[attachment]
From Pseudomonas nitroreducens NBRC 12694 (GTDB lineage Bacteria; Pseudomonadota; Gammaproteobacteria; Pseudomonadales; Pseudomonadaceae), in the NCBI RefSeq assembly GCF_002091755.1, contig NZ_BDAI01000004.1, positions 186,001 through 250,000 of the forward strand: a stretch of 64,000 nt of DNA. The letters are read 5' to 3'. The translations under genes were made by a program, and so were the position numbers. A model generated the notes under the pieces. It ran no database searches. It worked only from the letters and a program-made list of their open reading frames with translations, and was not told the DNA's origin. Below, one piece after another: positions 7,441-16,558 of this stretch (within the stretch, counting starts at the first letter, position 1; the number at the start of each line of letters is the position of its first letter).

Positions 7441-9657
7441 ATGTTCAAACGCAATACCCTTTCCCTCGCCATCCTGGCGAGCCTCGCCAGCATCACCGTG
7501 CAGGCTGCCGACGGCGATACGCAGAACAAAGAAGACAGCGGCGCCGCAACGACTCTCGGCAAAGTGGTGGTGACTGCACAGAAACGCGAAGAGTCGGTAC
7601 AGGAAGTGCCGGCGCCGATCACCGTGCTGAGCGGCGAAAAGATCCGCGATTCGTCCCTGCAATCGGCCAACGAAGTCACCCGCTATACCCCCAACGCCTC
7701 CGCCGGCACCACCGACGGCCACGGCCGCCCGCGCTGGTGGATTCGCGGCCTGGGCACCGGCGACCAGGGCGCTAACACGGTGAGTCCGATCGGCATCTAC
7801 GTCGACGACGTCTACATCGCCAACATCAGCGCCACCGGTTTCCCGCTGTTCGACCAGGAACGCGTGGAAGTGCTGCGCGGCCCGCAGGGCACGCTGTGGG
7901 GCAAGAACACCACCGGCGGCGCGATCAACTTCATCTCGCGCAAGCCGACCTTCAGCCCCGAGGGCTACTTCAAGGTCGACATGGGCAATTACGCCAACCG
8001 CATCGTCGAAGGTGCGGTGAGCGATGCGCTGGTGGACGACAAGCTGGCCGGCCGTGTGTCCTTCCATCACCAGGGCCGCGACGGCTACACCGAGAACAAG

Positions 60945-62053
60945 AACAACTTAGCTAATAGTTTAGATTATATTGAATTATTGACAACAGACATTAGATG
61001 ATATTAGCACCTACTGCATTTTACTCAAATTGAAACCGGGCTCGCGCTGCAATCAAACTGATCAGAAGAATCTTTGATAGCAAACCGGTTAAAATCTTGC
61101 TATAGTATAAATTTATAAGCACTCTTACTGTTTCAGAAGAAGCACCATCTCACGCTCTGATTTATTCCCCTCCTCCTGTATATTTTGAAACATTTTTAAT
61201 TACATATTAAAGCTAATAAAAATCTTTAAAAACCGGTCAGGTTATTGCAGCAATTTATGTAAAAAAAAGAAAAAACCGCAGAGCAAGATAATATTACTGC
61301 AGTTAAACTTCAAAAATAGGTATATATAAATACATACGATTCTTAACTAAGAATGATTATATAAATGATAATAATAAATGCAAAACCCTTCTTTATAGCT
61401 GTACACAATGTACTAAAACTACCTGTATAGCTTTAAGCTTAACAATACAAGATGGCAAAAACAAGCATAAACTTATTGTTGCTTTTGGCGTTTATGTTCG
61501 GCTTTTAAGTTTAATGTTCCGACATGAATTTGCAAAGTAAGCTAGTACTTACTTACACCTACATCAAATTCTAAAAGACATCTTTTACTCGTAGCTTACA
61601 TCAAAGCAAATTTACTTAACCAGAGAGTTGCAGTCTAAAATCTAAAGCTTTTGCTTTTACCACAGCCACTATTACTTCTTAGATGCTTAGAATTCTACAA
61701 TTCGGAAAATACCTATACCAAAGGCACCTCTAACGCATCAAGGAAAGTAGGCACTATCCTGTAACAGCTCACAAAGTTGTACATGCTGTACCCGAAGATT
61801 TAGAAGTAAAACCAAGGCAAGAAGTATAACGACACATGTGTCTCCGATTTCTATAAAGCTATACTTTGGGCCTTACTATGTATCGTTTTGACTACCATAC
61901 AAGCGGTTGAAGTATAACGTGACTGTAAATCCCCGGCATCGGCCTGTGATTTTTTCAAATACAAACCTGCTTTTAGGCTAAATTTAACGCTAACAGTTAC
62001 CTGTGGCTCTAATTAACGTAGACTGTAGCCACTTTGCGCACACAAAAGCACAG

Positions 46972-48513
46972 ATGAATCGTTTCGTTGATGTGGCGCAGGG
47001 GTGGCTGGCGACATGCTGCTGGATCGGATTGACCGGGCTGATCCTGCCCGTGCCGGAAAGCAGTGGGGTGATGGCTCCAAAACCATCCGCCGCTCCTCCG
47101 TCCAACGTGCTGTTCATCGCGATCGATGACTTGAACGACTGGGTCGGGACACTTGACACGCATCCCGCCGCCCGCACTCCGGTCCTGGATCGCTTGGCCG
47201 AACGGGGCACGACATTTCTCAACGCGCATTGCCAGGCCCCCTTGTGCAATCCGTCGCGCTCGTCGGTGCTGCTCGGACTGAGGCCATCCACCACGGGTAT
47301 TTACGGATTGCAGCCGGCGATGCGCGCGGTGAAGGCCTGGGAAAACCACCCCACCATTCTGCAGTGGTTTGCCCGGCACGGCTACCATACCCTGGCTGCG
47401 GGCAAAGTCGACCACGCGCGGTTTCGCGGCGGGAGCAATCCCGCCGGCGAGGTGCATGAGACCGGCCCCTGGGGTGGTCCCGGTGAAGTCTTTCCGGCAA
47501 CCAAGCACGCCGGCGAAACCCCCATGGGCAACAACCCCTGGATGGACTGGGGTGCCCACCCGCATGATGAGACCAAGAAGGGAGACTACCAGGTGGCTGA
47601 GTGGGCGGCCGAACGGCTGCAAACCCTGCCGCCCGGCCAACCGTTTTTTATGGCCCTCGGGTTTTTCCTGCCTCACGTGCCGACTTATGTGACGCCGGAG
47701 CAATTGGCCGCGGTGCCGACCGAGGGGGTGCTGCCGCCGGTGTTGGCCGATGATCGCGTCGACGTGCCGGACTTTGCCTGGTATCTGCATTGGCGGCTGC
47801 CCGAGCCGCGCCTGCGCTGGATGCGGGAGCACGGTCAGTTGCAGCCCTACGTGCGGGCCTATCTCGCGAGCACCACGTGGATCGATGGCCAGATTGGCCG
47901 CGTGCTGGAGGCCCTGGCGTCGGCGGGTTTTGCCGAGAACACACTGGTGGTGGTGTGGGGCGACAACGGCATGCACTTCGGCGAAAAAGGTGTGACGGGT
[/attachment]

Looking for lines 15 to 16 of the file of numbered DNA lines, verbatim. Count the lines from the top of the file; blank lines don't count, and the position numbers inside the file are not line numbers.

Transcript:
61301 AGTTAAACTTCAAAAATAGGTATATATAAATACATACGATTCTTAACTAAGAATGATTATATAAATGATAATAATAAATGCAAAACCCTTCTTTATAGCT
61401 GTACACAATGTACTAAAACTACCTGTATAGCTTTAAGCTTAACAATACAAGATGGCAAAAACAAGCATAAACTTATTGTTGCTTTTGGCGTTTATGTTCG